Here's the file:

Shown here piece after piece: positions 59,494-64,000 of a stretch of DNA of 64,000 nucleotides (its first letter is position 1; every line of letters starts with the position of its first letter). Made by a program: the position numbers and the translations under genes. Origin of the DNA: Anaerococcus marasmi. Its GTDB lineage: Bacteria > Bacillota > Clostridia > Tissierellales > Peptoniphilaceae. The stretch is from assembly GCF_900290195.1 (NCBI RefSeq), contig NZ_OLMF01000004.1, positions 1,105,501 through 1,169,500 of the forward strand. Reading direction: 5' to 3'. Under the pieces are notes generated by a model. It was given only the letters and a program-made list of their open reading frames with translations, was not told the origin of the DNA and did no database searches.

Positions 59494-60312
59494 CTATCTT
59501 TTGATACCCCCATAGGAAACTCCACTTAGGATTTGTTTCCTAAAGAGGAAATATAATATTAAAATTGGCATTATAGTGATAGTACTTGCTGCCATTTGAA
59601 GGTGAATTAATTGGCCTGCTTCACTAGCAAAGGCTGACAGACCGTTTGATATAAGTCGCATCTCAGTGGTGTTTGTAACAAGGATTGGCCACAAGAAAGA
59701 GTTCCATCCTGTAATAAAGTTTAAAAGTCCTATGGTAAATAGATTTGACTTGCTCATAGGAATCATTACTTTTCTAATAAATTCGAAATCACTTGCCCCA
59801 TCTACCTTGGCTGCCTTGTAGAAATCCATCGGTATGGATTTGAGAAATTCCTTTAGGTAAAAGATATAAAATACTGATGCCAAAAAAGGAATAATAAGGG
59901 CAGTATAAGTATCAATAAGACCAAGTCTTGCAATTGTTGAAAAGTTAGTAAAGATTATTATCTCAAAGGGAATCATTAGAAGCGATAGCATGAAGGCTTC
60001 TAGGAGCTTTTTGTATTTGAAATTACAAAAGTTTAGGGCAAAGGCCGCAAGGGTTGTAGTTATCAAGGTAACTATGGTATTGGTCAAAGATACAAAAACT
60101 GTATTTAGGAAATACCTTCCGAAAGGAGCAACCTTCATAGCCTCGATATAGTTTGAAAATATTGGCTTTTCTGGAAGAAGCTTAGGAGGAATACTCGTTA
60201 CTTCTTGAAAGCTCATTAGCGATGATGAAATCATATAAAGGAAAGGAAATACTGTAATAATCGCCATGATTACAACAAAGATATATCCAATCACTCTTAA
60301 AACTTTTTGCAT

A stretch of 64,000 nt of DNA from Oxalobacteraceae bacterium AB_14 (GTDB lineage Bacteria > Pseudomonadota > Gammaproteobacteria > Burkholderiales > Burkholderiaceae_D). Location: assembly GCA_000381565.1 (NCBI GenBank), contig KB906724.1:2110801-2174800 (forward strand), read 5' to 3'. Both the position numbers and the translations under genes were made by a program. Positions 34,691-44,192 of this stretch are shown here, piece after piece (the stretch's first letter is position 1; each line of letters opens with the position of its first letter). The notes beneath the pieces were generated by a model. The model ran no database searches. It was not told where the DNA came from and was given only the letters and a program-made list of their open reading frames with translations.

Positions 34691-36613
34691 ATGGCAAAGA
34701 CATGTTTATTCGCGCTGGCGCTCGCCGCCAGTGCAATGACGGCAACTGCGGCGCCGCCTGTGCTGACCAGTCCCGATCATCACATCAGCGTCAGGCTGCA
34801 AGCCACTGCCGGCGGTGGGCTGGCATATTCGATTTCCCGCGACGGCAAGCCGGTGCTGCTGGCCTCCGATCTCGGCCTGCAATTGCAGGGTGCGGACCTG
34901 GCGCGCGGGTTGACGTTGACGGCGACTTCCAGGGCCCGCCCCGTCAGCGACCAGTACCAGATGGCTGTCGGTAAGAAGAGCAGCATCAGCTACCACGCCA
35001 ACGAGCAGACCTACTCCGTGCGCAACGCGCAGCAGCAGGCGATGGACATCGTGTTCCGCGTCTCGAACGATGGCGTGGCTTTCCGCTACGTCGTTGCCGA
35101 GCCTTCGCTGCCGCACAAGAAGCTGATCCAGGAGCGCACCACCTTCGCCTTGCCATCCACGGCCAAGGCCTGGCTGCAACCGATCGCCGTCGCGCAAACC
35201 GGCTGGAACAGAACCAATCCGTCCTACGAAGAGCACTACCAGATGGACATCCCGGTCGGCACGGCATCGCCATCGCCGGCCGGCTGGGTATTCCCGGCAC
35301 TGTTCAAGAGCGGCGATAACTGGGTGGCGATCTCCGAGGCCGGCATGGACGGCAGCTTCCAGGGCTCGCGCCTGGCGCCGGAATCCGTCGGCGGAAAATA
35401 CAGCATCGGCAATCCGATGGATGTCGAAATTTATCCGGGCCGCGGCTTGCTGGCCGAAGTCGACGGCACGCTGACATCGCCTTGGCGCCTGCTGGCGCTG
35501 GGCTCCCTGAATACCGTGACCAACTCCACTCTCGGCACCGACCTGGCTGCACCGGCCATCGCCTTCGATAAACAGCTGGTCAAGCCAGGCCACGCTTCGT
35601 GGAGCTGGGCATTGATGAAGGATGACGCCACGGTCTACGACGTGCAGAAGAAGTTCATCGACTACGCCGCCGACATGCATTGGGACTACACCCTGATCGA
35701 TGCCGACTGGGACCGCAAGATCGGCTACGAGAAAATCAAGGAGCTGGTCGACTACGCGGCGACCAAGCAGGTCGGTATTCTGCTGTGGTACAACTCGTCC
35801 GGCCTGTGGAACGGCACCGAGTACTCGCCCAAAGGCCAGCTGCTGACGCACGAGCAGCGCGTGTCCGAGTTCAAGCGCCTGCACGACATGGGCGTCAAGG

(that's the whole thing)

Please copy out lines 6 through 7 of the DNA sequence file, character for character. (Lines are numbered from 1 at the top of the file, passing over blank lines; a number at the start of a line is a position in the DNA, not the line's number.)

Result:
59701 GTTCCATCCTGTAATAAAGTTTAAAAGTCCTATGGTAAATAGATTTGACTTGCTCATAGGAATCATTACTTTTCTAATAAATTCGAAATCACTTGCCCCA
59801 TCTACCTTGGCTGCCTTGTAGAAATCCATCGGTATGGATTTGAGAAATTCCTTTAGGTAAAAGATATAAAATACTGATGCCAAAAAAGGAATAATAAGGG